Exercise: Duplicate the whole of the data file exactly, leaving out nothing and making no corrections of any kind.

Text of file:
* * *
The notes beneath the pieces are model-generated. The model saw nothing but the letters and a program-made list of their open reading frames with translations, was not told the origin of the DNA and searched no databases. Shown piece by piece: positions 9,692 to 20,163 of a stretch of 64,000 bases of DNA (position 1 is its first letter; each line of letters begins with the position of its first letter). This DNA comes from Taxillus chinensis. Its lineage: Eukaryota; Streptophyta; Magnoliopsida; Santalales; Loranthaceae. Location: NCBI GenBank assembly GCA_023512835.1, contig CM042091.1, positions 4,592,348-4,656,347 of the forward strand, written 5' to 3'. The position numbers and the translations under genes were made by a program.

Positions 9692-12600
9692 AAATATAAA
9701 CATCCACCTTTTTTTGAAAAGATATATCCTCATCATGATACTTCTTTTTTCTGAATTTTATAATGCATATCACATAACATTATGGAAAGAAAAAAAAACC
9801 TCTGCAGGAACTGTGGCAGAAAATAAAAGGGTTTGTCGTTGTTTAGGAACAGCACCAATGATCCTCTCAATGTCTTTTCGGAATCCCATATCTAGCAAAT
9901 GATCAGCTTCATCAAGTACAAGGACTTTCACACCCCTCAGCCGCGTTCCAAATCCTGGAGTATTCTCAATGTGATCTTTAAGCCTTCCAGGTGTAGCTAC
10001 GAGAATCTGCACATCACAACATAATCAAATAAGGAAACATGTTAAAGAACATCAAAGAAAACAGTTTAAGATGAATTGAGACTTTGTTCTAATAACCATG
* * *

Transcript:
The notes beneath the pieces are model-generated. The model saw nothing but the letters and a program-made list of their open reading frames with translations, was not told the origin of the DNA and searched no databases. Shown piece by piece: positions 9,692 to 20,163 of a stretch of 64,000 bases of DNA (position 1 is its first letter; each line of letters begins with the position of its first letter). This DNA comes from Taxillus chinensis. Its lineage: Eukaryota; Streptophyta; Magnoliopsida; Santalales; Loranthaceae. Location: NCBI GenBank assembly GCA_023512835.1, contig CM042091.1, positions 4,592,348-4,656,347 of the forward strand, written 5' to 3'. The position numbers and the translations under genes were made by a program.

Positions 9692-12600
9692 AAATATAAA
9701 CATCCACCTTTTTTTGAAAAGATATATCCTCATCATGATACTTCTTTTTTCTGAATTTTATAATGCATATCACATAACATTATGGAAAGAAAAAAAAACC
9801 TCTGCAGGAACTGTGGCAGAAAATAAAAGGGTTTGTCGTTGTTTAGGAACAGCACCAATGATCCTCTCAATGTCTTTTCGGAATCCCATATCTAGCAAAT
9901 GATCAGCTTCATCAAGTACAAGGACTTTCACACCCCTCAGCCGCGTTCCAAATCCTGGAGTATTCTCAATGTGATCTTTAAGCCTTCCAGGTGTAGCTAC
10001 GAGAATCTGCACATCACAACATAATCAAATAAGGAAACATGTTAAAGAACATCAAAGAAAACAGTTTAAGATGAATTGAGACTTTGTTCTAATAACCATG